Wednesday, November 29, 2017

Why LinkedIn is not really working for me

Back in the day (around 5-6 years ago), I decided to sort out my social media and various other connected things and work out what to do with it all - how to link it together, what were the best platforms for me, how it might benefit me.

At the time, I experimented. After a few months, I realised Twitter was OK but not something I wanted to spend a lot of time on, whereas I liked that FB at least showed posts for a bit longer than a few seconds. It was useful to read about others who were saying most people ended up preferring one over the other - it's just what works for you.
Since then, FB has changed the way it works to the point I almost can't be bothered because of all the sales stuff that ends up in my feed. Very soon, FB is going to start making itself irrelevant.

I continued with my blogs and websites - I'd set things up there that also mostly worked for me. And I reviewed LinkedIn and decided to use it more, setting up a better profile and entering more information so anyone searching for me about my editing and writing services would find me.

So what has gone "wrong" with LinkedIn? I am getting more and more requests to connect from people I have never heard of, who are in industries that have no connection to writing and editing and books whatsoever. Recently I've had requests from people who only use their first names, again with no connection to my work areas at all. That's so far from being professional, I don't where to start with it!

From the small information I've been able to glean (by wasting time looking at profiles), all of the people who ask to connect for no obvious reason are one of the following:
a) they want to sell me something (and anyone who I connect with who immediately sends me a message wanting to promote something to me has their message deleted)
b) they think I can be useful for something but I can't see what
c) it's about connecting for other reasons (like "romance") - before you think I'm paranoid, I can tell you I have now deleted FB Messenger on my phone after trying it twice and being spammed by males wanting to hook up.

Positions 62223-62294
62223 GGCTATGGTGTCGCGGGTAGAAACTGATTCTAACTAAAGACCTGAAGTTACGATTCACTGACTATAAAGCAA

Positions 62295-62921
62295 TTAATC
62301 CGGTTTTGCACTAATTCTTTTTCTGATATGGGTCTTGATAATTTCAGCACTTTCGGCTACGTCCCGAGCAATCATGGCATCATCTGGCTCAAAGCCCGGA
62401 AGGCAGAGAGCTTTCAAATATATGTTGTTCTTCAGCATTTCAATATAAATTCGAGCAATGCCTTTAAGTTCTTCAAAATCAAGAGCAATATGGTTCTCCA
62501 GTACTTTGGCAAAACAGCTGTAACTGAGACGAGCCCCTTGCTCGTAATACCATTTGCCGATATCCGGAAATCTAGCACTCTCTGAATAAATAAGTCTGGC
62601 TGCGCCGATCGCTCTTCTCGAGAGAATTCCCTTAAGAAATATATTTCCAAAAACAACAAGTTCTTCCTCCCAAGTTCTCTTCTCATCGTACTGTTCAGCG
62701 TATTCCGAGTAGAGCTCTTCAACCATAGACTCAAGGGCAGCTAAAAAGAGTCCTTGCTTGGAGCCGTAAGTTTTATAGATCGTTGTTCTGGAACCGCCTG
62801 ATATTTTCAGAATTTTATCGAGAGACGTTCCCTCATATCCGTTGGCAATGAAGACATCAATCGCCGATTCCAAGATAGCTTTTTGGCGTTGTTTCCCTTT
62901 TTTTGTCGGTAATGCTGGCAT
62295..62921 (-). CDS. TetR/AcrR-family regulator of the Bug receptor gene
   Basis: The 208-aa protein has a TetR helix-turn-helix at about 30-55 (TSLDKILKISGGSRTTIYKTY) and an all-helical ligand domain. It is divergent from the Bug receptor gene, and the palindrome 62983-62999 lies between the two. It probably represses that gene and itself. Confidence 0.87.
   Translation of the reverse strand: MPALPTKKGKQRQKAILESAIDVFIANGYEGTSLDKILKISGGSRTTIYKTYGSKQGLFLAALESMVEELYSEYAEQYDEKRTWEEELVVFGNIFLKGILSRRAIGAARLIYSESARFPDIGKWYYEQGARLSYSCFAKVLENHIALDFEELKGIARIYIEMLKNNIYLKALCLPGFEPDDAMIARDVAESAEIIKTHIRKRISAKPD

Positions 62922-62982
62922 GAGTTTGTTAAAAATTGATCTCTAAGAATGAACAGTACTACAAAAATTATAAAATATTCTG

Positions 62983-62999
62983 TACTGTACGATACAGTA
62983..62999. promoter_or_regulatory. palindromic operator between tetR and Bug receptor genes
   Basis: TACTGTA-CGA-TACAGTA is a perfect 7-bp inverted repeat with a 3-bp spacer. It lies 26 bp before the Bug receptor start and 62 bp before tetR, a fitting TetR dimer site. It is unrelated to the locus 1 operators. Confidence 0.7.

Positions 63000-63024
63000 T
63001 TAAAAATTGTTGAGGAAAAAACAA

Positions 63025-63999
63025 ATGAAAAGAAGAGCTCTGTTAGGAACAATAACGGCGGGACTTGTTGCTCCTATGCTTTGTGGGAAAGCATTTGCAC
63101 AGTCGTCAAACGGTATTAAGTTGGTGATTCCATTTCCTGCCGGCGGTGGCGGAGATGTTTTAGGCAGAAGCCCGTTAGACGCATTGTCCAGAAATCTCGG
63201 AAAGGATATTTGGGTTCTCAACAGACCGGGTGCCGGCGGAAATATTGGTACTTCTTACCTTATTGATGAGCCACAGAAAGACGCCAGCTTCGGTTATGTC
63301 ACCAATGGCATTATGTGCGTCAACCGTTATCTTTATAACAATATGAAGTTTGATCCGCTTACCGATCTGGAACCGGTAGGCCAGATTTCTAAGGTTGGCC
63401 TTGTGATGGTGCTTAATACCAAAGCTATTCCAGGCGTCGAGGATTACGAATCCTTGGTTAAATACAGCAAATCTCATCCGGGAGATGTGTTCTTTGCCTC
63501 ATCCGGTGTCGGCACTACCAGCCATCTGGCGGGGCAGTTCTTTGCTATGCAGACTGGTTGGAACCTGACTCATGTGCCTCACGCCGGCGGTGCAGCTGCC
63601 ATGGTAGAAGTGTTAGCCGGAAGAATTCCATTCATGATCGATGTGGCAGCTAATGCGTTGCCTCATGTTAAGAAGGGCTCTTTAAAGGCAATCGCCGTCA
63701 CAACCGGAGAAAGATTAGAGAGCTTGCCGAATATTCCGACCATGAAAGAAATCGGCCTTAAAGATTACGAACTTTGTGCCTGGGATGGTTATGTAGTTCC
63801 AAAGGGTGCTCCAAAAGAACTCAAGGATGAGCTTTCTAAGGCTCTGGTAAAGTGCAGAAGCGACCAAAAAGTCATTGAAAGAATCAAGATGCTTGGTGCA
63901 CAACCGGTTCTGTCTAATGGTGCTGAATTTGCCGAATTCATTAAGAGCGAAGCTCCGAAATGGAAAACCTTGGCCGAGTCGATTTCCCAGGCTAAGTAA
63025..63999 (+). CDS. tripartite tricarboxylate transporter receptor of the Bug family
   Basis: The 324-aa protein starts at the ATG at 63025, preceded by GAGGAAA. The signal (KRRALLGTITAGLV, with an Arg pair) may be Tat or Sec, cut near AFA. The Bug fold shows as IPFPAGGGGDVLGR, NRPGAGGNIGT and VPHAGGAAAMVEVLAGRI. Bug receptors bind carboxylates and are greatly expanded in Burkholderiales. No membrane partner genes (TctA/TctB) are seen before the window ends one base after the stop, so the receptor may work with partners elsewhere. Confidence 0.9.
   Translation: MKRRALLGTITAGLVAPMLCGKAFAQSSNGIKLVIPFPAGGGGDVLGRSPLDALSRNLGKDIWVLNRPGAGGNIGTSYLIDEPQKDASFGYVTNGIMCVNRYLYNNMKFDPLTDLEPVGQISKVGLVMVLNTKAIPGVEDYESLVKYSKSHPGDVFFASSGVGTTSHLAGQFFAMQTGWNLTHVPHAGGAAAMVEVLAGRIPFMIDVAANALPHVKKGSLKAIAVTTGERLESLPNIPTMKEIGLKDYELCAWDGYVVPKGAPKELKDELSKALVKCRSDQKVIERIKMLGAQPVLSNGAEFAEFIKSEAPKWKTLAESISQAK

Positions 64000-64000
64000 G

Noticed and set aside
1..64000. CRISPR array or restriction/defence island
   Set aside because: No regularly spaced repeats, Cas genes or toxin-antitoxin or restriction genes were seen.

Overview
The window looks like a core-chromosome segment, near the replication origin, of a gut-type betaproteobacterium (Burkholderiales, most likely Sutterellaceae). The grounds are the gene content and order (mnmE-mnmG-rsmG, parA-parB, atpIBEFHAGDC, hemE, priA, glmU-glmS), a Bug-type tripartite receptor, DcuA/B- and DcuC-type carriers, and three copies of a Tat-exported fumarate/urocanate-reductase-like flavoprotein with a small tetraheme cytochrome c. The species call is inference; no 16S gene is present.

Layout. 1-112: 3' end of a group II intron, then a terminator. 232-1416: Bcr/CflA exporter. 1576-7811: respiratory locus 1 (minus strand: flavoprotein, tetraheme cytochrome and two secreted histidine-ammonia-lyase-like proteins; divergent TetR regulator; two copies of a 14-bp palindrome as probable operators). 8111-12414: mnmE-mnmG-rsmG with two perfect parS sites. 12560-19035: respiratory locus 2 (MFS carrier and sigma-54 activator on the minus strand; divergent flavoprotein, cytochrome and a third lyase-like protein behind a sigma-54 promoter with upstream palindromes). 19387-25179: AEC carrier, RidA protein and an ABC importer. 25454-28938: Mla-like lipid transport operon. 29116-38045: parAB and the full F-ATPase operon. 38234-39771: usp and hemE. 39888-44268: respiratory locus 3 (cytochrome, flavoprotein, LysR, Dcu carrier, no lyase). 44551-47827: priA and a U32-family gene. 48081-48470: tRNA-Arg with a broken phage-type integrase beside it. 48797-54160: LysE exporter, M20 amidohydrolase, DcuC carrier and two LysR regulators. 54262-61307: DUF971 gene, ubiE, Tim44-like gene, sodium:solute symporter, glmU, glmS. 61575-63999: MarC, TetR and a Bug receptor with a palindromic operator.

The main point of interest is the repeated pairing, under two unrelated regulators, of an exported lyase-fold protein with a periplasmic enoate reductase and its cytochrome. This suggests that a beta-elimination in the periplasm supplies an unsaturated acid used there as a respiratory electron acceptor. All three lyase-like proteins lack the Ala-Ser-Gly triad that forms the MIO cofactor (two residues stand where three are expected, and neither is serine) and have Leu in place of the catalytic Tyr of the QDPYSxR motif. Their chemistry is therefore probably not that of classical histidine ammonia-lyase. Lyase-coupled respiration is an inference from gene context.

I also have to say that I can't see the point of connecting to writers from the USA and UK whom I have never heard of, and who clearly have no idea who I am or what I do. We're unlikely to connect any other way, so more and more I am deleting their requests (and again, often if I say yes, I get a message asking me to buy their book).

I think there are good things about LinkedIn - it sends me jobs I might be interested in (even though I'm not really looking ... yet), and it allows me to have a CV on my page that may lead to work opportunities. But saying yes, willy-nilly, to all requests, defeats the purpose of it, I think.
What do you think? What's your experience of LinkedIn been?

2 comments:

Hazel Edwards said...

You make some very relevant points, especially for someone with the author occupation. My social media experience probably parallels yours chronologically. I'm not an editor, so I'm not looking for that kind of work. Linked In just provides another PR window for my speaking and workshop activities. They seemed to keep changing their access to add news or articles and that's frustrating. Twitter is the most useful for me as long as there's a relevant visual to a book launch or cover and a link back to my website. Hashtags save time.Facebook is mainly photos and just ongoing author profile. G+ has a wider reach for search engines so titles matter. Since all self employed solo practitioners are short of time, we all need to update our social media periodically. I've scrapped my newsletter, only blog on high profile hosts and have taken the e-shop off my site. My major complaint is being flooded on my phone with bitcom and other irrelevant emails and I'd like advice on how to stop these. The difficulty for an author is juggling being accessible with brand PR and being swamped with administrivia,

Sherryl Clark said...

Thanks for your comments, Hazel - you make some great points. Yes, we do get swamped by the administrivia, don't we? And trying to be our own marketers just gets exhausting. I am about to hassle my ISP about the amount of spam I am getting. I use their "spam marker" function but it never seems to make any difference!